Haunted Rooms: a review of Lisa Gorton’s Hotel Hyperion

Research output: Contribution to journalReview article

Abstract

Memory, imagination, dreaming, invention and protean makings: such preoccupations are at the heart of Lisa Gorton’s new poetry collection, Hotel Hyperion. This relatively short and condensed book returns again and again – one is tempted to say, obsessively – to related tropes and imagery: weather, mirrors, rooms, crystals, hauntings and strange effects of light. It consistently defamiliarises the familiar until one might believe that the unfamiliar provides the clearest lens for viewing the world
Original languageEnglish
JournalSydney Review of Books
Publication statusPublished - 21 May 2013

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Hotels
Invention
Crystal
New Poetry
Imagery
Dreaming
Poetry Collections
Haunting
Weather
Tropes

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title = "Haunted Rooms: a review of Lisa Gorton’s Hotel Hyperion",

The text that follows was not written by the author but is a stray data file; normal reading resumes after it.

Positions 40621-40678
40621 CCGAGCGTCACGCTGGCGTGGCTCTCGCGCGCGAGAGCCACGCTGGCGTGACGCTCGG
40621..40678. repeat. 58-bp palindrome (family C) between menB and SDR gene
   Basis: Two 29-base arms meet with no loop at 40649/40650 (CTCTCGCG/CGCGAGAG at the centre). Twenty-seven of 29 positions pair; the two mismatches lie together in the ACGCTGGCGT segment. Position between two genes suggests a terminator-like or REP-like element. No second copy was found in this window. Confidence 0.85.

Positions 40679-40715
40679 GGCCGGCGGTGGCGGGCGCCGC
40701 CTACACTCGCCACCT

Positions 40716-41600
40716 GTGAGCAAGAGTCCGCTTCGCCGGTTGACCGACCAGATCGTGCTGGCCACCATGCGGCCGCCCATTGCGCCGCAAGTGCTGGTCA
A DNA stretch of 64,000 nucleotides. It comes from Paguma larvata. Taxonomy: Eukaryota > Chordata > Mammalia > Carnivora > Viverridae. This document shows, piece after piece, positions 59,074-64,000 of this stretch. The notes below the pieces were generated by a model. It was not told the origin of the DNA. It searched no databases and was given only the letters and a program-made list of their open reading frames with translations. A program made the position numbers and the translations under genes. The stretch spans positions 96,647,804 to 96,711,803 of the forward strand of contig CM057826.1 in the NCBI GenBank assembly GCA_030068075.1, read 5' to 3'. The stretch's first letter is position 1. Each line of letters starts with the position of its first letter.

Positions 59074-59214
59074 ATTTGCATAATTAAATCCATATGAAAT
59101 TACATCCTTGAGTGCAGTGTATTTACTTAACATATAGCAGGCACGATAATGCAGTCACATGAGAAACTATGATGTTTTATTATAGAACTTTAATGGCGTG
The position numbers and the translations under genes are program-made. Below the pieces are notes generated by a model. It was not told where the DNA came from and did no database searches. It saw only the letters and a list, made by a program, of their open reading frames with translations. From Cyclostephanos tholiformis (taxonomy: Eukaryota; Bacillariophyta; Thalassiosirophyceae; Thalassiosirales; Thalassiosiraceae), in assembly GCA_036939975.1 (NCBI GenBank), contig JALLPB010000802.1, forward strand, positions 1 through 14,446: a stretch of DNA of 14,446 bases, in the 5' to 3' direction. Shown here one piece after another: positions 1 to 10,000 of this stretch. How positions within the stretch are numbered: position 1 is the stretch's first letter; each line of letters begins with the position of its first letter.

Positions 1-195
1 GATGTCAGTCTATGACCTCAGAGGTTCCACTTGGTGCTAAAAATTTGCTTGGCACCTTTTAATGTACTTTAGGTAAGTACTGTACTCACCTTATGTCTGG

abstract = "Memory, imagination, dreaming, invention and protean makings: such preoccupations are at the heart of Lisa Gorton’s new poetry collection, Hotel Hyperion. This relatively short and condensed book returns again and again – one is tempted to say, obsessively – to related tropes and imagery: weather, mirrors, rooms, crystals, hauntings and strange effects of light. It consistently defamiliarises the familiar until one might believe that the unfamiliar provides the clearest lens for viewing the world",
author = "Paul HETHERINGTON",
year = "2013",
month = "5",
day = "21",
language = "English",
journal = "Sydney Review of Books",
issn = "2201-8735",

}

Haunted Rooms: a review of Lisa Gorton’s Hotel Hyperion. / HETHERINGTON, Paul.

In: Sydney Review of Books, 21.05.2013.

Research output: Contribution to journalReview article

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AB - Memory, imagination, dreaming, invention and protean makings: such preoccupations are at the heart of Lisa Gorton’s new poetry collection, Hotel Hyperion. This relatively short and condensed book returns again and again – one is tempted to say, obsessively – to related tropes and imagery: weather, mirrors, rooms, crystals, hauntings and strange effects of light. It consistently defamiliarises the familiar until one might believe that the unfamiliar provides the clearest lens for viewing the world

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